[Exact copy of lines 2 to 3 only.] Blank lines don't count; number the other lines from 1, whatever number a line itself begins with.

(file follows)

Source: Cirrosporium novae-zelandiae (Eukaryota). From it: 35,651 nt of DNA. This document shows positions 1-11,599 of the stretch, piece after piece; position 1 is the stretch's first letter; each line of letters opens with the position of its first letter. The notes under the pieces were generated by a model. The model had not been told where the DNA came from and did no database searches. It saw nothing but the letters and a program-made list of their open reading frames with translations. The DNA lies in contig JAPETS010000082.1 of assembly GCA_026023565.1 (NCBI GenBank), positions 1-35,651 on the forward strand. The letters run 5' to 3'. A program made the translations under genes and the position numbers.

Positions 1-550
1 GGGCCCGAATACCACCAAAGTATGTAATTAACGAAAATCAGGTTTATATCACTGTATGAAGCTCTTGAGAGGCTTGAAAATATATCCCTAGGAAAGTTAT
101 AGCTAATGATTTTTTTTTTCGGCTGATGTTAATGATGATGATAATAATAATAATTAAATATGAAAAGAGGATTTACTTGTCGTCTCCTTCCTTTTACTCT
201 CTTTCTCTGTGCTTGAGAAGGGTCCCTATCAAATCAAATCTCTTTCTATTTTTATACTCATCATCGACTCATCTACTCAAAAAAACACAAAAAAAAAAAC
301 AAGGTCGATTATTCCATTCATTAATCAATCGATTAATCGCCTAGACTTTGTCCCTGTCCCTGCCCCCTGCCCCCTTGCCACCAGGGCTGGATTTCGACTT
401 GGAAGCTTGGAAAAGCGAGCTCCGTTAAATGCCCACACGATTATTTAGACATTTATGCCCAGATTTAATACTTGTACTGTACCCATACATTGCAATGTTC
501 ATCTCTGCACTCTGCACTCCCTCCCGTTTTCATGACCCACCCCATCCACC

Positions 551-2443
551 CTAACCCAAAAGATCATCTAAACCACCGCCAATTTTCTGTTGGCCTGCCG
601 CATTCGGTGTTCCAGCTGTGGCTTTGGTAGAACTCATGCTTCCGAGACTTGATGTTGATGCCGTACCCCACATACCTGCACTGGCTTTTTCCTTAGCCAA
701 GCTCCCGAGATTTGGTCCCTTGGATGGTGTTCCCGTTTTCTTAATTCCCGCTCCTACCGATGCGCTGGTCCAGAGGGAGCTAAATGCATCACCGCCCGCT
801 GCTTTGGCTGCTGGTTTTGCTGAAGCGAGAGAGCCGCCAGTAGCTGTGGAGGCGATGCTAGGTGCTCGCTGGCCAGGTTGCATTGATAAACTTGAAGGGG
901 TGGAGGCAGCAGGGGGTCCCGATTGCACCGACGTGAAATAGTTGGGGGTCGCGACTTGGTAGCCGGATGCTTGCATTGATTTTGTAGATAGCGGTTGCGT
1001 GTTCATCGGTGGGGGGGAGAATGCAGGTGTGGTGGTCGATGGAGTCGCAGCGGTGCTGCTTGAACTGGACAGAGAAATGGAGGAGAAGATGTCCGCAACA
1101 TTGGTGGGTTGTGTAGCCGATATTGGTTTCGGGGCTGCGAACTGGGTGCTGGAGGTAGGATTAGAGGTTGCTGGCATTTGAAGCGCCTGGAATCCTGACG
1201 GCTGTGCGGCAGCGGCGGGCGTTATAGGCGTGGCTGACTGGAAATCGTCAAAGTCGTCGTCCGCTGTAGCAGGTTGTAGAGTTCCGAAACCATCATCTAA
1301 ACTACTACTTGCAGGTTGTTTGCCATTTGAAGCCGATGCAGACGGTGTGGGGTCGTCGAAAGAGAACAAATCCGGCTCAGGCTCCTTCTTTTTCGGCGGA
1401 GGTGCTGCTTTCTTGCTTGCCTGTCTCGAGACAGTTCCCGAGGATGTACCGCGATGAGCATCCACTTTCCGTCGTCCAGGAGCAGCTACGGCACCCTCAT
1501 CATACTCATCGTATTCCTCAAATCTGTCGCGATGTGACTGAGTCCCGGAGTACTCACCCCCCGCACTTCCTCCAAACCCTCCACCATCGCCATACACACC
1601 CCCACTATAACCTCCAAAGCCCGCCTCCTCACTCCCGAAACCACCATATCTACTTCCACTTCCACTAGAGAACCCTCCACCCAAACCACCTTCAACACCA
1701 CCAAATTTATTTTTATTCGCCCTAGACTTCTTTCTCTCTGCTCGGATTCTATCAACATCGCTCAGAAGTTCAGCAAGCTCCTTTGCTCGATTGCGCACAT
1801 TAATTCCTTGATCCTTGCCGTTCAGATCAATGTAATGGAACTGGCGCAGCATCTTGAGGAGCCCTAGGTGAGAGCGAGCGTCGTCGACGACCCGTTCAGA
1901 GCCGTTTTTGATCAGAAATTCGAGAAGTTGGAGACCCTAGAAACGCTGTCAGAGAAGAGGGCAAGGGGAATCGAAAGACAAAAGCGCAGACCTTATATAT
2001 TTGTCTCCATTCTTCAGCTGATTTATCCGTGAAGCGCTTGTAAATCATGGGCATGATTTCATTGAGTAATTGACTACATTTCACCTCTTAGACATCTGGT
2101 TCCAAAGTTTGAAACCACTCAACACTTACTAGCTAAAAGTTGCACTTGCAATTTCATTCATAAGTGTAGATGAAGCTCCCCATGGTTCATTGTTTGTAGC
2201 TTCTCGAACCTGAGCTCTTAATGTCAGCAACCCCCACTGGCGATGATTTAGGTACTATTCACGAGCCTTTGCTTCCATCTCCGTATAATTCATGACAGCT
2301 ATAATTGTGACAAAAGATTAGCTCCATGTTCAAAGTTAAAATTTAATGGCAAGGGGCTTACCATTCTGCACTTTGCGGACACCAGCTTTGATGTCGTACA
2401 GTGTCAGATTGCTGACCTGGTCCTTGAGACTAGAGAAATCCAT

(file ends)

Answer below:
Positions 1-550
1 GGGCCCGAATACCACCAAAGTATGTAATTAACGAAAATCAGGTTTATATCACTGTATGAAGCTCTTGAGAGGCTTGAAAATATATCCCTAGGAAAGTTAT